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J Biol Chem. 2010 Nov 26;285(48):37150-8. doi: 10.1074/jbc.M110.155390. Epub 2010 Sep 30.

Hydrogen peroxide removes TRPM4 current desensitization conferring increased vulnerability to necrotic cell death.

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Centro de Estudios Moleculares de la Célula and Instituto de Ciencias Biomédicas, Facultad de Medicina, Universidad de Chile, Av Independencia 1027, Independencia 838-0543, Santiago, Chile.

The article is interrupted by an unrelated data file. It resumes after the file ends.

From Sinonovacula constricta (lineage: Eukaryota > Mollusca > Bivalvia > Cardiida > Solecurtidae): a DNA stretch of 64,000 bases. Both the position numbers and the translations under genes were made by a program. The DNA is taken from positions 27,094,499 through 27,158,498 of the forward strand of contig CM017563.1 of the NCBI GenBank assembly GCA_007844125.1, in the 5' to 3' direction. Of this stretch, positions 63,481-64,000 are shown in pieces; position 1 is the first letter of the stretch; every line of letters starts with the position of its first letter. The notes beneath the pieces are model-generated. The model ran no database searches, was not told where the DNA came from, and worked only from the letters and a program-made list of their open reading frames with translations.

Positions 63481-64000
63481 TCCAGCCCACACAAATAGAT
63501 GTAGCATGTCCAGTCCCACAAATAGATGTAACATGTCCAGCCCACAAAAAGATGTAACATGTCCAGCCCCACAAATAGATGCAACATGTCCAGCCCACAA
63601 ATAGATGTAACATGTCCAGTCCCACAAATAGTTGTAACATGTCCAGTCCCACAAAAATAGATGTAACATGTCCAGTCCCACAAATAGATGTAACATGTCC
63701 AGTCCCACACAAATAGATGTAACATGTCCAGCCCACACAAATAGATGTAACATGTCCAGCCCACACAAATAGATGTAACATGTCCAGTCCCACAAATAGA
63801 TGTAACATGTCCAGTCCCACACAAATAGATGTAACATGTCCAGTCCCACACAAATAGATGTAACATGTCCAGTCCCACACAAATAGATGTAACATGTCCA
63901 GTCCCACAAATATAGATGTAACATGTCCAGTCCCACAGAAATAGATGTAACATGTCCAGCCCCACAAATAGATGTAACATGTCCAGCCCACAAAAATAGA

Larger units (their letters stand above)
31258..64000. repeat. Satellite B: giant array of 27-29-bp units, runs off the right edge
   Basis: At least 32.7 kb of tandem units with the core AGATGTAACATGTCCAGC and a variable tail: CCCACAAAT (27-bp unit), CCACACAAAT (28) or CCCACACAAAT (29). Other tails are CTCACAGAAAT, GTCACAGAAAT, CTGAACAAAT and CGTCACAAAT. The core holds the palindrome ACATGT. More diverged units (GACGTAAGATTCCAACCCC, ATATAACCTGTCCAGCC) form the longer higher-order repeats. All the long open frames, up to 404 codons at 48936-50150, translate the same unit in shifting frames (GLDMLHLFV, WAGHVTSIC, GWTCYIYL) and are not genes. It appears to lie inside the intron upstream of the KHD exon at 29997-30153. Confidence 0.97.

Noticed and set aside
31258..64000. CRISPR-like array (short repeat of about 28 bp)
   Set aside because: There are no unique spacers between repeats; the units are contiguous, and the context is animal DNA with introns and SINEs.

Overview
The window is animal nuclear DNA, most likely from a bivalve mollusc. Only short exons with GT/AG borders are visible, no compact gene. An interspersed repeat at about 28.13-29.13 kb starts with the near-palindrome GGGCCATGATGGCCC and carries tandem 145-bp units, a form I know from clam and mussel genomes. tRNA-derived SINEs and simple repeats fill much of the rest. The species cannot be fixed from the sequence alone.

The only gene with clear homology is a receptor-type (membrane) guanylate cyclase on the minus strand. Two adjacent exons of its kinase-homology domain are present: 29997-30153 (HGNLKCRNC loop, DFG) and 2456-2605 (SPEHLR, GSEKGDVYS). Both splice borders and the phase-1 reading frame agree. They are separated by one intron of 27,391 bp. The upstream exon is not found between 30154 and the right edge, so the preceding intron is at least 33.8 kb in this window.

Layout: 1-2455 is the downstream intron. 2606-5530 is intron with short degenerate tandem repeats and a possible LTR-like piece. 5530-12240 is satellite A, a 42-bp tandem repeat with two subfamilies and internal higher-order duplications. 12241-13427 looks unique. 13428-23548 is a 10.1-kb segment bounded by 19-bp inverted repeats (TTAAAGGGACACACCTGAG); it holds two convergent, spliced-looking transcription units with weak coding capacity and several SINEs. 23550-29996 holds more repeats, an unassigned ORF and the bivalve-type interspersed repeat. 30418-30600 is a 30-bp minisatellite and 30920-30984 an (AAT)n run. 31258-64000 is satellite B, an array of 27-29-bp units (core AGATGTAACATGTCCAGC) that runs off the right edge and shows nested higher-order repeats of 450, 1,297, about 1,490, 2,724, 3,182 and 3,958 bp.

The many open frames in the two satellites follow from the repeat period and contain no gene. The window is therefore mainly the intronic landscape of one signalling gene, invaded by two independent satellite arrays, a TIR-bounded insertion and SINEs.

Necrosis is associated with an increase in plasma membrane permeability, cell swelling, and loss of membrane integrity with subsequent release of cytoplasmic constituents. Severe redox imbalance by overproduction of reactive oxygen species is one of the main causes of necrosis. Here we demonstrate that H(2)O(2) induces a sustained activity of TRPM4, a Ca(2+)-activated, Ca(2+)-impermeant nonselective cation channel resulting in an increased vulnerability to cell death. In HEK 293 cells overexpressing TRPM4, H(2)O(2) was found to eliminate in a dose-dependent manner TRPM4 desensitization. Site-directed mutagenesis experiments revealed that the Cys(1093) residue is crucial for the H(2)O(2)-mediated loss of desensitization. In HeLa cells, which endogenously express TRPM4, H(2)O(2) elicited necrosis as well as apoptosis. H(2)O(2)-mediated necrosis but not apoptosis was abolished by replacement of external Na(+) ions with sucrose or the non-permeant cation N-methyl-d-glucamine and by knocking down TRPM4 with a shRNA directed against TRPM4. Conversely, transient overexpression of TRPM4 in HeLa cells in which TRPM4 was previously silenced re-established vulnerability to H(2)O(2)-induced necrotic cell death. In addition, HeLa cells exposed to H(2)O(2) displayed an irreversible loss of membrane potential, which was prevented by TRPM4 knockdown.

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